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'Too old' Selina Scott sues over lost TV deal

FORMER breakfast TV star Selina Scott – who has accused Channel Five of pulling the plug on a lucrative presenting deal because of her age – yesterday said her battle with the broadcaster was going to an employment tribunal.

The 57-year-old claims she was approached to replace 35-year-old newsreader Natasha Kaplinsky while she is on maternity leave in a contract reputed to be worth up to 200,000, but the broadcasters then backed out in favour of a younger frontwoman.

Speaking from her home in the Howardian Hills Area of Outstanding Natural Beauty in North Yorkshire yesterday, Scott said: "It is going to go to a tribunal and I will deliver the facts to the tribunal but I can't say anything else in the meantime."

She had previously told the Yorkshire Post that a woman her age could not get on TV "unless she's humiliated in Wife Swap or prepared to lie in a box with rats in the jungle".

The row centres over maternity cover for Kaplinsky for the prime-time 5pm and 7pm weekday bulletins. Channel Five has since chosen to use existing staffers Isla Traquair, 28, and Matt Barbet, 32, to fill in.

Scott, former golden girl of breakfast TV and News at Ten veteran, claims that she was first in line for the job until the station had an unexplained change of heart. It is understood just days before she was due to sign she received a phone call, telling her the deal was off.

Having hinted a few months ago that TV bosses might be brought to book by tougher equality laws, she is now hauling Five before an employment tribunal, claiming she has been discriminated against on the grounds of age.

Legal experts are already talking a 500,000-1m settlement if she wins or Five agree a sum to avoid a hearing. The money would be compensation for injury to her feelings, loss of earnings and loss of pay that she might have received through her increased profile.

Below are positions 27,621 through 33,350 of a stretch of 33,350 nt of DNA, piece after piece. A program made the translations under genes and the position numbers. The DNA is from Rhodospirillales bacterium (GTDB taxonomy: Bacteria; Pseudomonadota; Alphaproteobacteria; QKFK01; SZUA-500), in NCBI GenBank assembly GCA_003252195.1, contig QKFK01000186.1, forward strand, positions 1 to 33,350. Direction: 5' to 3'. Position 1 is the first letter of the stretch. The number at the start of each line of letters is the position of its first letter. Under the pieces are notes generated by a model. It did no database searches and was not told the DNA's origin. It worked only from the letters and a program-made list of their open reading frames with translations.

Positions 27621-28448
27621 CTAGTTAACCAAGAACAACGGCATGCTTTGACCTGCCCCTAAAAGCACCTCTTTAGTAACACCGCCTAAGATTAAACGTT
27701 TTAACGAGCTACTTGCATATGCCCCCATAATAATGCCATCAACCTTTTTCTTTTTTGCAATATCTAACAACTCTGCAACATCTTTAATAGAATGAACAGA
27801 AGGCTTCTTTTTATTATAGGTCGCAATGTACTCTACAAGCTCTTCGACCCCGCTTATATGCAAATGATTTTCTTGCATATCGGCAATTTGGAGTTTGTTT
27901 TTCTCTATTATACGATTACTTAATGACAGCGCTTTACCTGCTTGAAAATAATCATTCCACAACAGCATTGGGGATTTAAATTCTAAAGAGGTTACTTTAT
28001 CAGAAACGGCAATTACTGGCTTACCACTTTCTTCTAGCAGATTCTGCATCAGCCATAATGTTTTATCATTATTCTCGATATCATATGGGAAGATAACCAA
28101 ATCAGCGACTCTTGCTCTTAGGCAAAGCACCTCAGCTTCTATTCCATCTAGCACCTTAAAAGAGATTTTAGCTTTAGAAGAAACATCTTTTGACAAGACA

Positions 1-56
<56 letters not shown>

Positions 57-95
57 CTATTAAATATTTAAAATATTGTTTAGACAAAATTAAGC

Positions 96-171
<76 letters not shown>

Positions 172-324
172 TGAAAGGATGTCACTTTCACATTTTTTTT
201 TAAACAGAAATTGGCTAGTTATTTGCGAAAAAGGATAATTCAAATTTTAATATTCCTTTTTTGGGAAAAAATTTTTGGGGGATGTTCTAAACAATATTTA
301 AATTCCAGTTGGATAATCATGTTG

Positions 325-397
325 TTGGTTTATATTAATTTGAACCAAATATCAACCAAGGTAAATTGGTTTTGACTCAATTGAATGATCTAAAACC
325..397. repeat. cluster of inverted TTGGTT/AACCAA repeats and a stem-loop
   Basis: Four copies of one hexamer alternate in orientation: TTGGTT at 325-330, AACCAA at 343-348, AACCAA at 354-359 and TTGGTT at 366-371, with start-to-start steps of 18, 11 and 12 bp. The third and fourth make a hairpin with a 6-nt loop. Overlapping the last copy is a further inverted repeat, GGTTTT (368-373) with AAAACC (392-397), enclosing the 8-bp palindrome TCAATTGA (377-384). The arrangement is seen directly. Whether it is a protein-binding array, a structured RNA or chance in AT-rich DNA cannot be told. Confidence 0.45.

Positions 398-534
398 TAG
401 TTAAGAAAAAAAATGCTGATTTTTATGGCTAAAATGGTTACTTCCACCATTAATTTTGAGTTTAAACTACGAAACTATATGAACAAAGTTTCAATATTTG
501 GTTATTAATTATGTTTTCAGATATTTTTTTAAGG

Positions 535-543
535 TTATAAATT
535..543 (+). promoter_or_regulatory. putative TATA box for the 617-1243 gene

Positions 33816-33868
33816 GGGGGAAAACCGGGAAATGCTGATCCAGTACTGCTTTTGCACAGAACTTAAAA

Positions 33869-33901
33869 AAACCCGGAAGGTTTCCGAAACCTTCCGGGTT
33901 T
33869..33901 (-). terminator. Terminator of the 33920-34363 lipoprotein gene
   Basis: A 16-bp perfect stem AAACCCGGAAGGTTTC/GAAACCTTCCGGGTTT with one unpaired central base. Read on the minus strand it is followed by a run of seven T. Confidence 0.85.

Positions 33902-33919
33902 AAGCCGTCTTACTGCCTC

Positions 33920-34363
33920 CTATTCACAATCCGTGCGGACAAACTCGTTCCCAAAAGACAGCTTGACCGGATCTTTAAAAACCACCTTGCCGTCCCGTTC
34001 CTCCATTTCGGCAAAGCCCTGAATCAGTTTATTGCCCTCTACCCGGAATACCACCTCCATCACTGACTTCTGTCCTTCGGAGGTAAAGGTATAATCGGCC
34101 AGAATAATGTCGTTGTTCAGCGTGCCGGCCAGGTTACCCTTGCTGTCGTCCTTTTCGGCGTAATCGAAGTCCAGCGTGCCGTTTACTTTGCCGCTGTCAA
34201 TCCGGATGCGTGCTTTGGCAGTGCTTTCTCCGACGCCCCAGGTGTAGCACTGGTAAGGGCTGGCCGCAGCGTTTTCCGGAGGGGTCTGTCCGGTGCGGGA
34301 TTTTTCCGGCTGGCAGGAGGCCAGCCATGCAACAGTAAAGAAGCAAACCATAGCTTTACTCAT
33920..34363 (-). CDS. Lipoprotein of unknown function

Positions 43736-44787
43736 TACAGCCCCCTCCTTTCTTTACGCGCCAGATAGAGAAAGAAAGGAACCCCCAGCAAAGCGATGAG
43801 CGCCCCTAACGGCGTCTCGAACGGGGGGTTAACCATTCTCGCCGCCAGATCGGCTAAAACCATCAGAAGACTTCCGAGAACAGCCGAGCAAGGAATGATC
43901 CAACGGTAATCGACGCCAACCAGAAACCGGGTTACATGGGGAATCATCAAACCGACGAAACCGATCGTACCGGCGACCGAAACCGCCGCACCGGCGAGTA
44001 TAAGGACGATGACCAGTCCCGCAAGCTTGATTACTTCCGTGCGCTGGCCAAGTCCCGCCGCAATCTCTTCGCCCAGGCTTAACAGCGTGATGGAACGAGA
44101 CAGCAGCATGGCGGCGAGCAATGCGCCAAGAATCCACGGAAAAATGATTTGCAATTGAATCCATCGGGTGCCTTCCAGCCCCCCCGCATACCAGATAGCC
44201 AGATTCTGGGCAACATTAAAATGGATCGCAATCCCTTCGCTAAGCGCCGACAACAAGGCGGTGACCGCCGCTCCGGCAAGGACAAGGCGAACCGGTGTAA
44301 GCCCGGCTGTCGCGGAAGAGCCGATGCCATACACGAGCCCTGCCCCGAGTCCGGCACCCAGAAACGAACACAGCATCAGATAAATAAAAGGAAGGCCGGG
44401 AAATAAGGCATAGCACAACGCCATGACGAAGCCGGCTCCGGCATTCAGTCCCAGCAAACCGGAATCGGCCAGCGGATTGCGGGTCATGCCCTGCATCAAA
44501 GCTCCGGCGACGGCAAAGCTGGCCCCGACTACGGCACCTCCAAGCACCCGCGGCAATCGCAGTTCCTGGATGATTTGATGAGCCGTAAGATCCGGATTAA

The claim against both Channel Five and its director of programmes Ben Gale, who started in April, has been lodged with the Government's Tribunals Service for a hearing in London.

A spokesman said: "All we can say is the tribunals service has relieved a complaint and it is being looked into. No date has been set for a hearing."

Although Scott was never offered a contract, legal opinion is she would still have a case if she can prove that her age was the reason she did not get one. But a Five spokesman said: "We do not accept this claim and will be vigorously defending it."

Scott has been an outspoken critic of TV's attitudes to women in their late 40s and 50s and fired a broadside at the BBC for dropping newsreader Moira Stuart.

Scott grew up near Guisborough but her mother is from Ryedale, and her grandfather, George Bumby, was editor of the then Malton Herald.

After university, she trained in journalism but became a tourism officer on the Isle of Bute where she was talent spotted by Grampian Television.

After nearly two decades news presenting for ITN and the BBC, fronting Breakfast Time with Frank Bough and The Clothes Show, she started her own current affairs shows in America but has spent more time off screen than on it since the late 1990s.

She lived in America for a while saying, "They take women's careers in TV seriously over there" before starting her own farming and sock-making business in North Yorkshire.

She told the Yorkshire Post: "There's nothing on television for a woman of my interests and age group. It's all facile and infuriating, with women usually portrayed as imbeciles.

"A middle-aged woman can't get on the box unless she's humiliated in Wife Swap, or prepared to lie in a box with rats in the jungle."

 
 
 

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